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Damaged Goods

Old 02-18-2013, 11:27 AM
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Lightbulb Damaged Goods

My husband is a recovering meth addict. I feel as though there is no point in marriage to him anymore, and would just like some perspective. Basically, I feel like because of the meth, he is permanently damaged on every level. I feel like because of the intense "pleasure" or whatever from the drug, and the damage it does to the "pleasure centers" of the brain, he will never enjoy things in our life together as he should. I feel like whats the point? Dont I deserve someone who can exactly feel real joy, someone who when we have sex feels like that is great pleasure? Whereas my ex-meth-addict husband always has the meth experience topping everything else. I want someone who is fully together, and neurologically intact, I didnt marry him broken, he chose this for himself...I dont care that hes not using, hes still damaged in my eyes and I just cant move past this feeling for the past month. I no longer relate to him, or understand any of his decisions at all... I cannot empathize what makes someone go use meth and abandon their wife and three kids... I am embarrassed by him, I feel I deserve so much more... Is this normal? ?
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Old 02-18-2013, 12:15 PM
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I don't know how long your AH has been in recovery, but I do understand what
you are saying.

I can also tell you that there is hope if he stays in recovery. We can rebuild the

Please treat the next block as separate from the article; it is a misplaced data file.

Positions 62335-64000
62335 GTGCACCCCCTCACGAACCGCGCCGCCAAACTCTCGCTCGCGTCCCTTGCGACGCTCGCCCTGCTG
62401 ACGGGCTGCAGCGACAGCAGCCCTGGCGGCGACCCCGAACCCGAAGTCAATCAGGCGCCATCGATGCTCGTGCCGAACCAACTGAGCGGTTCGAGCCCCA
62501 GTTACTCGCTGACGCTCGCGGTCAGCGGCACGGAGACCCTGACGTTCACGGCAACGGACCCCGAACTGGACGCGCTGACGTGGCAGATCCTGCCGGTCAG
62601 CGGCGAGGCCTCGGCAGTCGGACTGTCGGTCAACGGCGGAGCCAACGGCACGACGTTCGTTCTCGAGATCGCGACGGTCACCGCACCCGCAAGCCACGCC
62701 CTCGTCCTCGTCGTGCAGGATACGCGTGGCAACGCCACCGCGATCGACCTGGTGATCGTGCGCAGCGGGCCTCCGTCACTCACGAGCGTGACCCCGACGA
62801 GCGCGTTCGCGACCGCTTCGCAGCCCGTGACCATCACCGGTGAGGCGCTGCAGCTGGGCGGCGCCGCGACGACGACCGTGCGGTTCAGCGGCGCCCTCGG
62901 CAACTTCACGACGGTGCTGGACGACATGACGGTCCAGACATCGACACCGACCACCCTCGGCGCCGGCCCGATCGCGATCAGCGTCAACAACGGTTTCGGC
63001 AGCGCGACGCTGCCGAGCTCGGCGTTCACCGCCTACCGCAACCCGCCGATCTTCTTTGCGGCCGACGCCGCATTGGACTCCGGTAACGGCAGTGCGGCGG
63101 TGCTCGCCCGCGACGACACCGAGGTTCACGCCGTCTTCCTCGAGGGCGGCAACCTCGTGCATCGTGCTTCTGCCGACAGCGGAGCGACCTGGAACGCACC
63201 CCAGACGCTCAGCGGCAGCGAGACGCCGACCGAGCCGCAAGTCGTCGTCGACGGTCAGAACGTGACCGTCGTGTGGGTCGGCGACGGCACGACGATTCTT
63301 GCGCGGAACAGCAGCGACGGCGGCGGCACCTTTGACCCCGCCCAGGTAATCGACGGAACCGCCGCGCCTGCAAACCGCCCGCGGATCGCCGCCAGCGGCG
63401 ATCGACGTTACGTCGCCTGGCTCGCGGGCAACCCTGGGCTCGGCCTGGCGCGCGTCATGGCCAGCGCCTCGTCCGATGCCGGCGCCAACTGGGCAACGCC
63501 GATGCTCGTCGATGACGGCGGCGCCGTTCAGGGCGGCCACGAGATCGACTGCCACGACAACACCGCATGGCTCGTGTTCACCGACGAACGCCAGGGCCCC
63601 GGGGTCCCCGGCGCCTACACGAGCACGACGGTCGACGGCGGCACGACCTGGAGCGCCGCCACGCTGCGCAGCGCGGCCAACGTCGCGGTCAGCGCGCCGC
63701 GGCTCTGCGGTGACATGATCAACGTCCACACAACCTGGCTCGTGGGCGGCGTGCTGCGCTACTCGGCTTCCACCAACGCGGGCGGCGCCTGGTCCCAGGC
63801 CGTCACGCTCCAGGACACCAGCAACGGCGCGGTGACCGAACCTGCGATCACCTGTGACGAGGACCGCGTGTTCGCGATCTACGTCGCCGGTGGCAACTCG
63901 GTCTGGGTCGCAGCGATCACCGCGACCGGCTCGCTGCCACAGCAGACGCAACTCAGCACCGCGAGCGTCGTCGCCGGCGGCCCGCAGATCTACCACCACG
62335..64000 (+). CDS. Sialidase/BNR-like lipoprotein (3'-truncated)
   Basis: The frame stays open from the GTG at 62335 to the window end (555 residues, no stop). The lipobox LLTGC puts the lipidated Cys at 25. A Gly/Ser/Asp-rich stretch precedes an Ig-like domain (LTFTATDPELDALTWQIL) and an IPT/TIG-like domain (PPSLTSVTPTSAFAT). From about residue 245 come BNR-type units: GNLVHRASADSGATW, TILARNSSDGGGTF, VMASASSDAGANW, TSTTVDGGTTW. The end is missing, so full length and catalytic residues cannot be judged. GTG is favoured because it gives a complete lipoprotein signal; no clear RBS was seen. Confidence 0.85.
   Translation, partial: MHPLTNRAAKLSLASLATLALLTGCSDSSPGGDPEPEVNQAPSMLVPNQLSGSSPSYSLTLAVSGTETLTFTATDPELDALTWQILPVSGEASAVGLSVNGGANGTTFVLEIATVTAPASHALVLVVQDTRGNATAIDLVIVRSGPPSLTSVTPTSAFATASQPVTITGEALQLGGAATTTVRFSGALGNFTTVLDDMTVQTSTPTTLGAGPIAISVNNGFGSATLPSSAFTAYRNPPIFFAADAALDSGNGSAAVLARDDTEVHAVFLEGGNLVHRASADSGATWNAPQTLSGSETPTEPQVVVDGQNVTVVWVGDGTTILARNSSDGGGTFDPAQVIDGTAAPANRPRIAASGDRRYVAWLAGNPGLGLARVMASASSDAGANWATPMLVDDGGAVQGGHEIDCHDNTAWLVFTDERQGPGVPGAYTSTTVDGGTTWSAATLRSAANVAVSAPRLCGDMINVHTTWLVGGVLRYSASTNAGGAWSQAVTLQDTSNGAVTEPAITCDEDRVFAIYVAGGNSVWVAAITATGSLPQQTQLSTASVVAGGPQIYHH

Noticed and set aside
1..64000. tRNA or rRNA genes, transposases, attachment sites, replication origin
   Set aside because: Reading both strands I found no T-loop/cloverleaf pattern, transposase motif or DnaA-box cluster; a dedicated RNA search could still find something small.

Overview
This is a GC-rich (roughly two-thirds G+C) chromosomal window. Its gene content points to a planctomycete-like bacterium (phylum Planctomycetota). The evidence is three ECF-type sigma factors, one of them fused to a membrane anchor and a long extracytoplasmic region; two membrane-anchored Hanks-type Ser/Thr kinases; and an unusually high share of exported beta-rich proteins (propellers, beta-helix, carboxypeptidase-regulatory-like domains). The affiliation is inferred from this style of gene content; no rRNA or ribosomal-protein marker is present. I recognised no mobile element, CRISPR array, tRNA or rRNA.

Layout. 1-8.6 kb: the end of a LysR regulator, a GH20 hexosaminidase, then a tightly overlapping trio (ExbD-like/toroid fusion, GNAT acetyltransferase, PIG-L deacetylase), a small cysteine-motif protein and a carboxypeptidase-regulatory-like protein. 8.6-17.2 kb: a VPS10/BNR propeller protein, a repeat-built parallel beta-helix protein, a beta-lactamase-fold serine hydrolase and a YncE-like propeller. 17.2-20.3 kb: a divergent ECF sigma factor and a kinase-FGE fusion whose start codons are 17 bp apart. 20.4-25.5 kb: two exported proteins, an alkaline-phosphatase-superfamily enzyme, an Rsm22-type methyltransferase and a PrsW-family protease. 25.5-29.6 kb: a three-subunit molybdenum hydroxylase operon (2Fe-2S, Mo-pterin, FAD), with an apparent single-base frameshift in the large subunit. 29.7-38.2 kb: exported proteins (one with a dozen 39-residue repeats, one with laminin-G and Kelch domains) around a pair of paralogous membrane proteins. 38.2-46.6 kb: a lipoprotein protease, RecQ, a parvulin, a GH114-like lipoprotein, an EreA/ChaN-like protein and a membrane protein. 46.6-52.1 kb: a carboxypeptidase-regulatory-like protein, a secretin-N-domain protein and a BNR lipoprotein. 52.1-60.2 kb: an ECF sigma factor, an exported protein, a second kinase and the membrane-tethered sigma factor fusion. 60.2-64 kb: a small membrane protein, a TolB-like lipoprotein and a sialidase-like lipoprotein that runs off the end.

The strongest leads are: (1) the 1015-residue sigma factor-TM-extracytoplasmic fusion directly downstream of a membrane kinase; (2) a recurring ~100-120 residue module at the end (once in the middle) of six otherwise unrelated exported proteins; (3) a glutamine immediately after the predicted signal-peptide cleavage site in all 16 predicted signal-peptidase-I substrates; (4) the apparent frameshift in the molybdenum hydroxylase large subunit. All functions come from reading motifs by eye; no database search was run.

'fried' pathways in our brains. My brain scans are proof of that as are the brain
scans of other A's that my neurologist has seen over the years.

So 'damaged goods'? Maybe, but and that is a big BUT, those that find recovery,
work on their recovery and live their recovery, actually find quite a bit of joy
and excitement and pleasure in life, and I dare say sometimes more so than a
normie who has never fried their brains.

I believe part of that, at least in my case, and those I have sponsored and know,
is that we are just so damn grateful for actually being able to have a life that
we really experience both the happy and the sad times to the fullest.

You will have to decide for you, whether you want to go ahead and leave now for
good, separate for a while to see if his ACTIONS show he is in recovery and
starting to live life again, and then decide whether to get back together or go.

You will probably never see the man you knew before the addiction, however, in
recovery he can be an even better man than he was before addiction.

Only you can make the final decision. Maybe some discussion with a therapist
might be beneficial to decide this issue you are struggling with.

Feel free to PM me if you feel I can answer any of your questions.

Love and hugs,
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Old 02-18-2013, 07:04 PM
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Thank you Laurie, your post was very helpful to me.
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Old 02-18-2013, 08:03 PM